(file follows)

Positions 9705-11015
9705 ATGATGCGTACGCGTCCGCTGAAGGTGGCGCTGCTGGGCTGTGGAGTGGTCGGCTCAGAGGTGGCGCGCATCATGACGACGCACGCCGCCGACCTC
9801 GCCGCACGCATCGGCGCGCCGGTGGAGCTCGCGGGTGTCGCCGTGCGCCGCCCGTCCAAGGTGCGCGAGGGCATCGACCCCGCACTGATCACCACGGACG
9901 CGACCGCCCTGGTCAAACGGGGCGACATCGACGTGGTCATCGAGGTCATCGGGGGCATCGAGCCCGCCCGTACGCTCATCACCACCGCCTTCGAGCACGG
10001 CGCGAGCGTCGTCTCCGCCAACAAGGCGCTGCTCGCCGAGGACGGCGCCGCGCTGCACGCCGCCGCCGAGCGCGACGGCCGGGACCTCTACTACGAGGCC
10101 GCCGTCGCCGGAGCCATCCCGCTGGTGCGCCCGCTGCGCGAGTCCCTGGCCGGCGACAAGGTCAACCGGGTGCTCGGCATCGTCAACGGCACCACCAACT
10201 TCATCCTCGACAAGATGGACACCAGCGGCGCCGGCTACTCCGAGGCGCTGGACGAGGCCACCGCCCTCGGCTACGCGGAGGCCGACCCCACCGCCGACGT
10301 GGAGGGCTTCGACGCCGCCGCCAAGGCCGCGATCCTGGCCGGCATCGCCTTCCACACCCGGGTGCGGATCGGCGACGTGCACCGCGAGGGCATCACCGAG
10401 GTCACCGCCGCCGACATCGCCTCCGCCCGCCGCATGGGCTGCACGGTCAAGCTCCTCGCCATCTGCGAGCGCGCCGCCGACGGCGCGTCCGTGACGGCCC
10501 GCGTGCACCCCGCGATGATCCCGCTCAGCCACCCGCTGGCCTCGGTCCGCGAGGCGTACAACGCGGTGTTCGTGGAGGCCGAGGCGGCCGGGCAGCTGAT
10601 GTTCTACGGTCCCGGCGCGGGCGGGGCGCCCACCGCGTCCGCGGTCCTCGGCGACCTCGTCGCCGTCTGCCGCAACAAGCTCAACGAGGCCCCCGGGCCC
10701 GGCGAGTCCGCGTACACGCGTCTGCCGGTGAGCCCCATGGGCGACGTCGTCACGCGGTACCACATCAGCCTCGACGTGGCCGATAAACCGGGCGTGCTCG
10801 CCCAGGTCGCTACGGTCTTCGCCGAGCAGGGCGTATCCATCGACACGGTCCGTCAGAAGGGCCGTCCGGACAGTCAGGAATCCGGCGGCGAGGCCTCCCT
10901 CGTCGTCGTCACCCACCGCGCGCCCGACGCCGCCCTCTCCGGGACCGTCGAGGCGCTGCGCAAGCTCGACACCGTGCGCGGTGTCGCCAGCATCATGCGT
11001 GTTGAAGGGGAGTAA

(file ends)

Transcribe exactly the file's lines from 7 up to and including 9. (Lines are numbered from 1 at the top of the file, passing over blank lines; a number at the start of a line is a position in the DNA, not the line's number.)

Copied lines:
10201 TCATCCTCGACAAGATGGACACCAGCGGCGCCGGCTACTCCGAGGCGCTGGACGAGGCCACCGCCCTCGGCTACGCGGAGGCCGACCCCACCGCCGACGT
10301 GGAGGGCTTCGACGCCGCCGCCAAGGCCGCGATCCTGGCCGGCATCGCCTTCCACACCCGGGTGCGGATCGGCGACGTGCACCGCGAGGGCATCACCGAG
10401 GTCACCGCCGCCGACATCGCCTCCGCCCGCCGCATGGGCTGCACGGTCAAGCTCCTCGCCATCTGCGAGCGCGCCGCCGACGGCGCGTCCGTGACGGCCC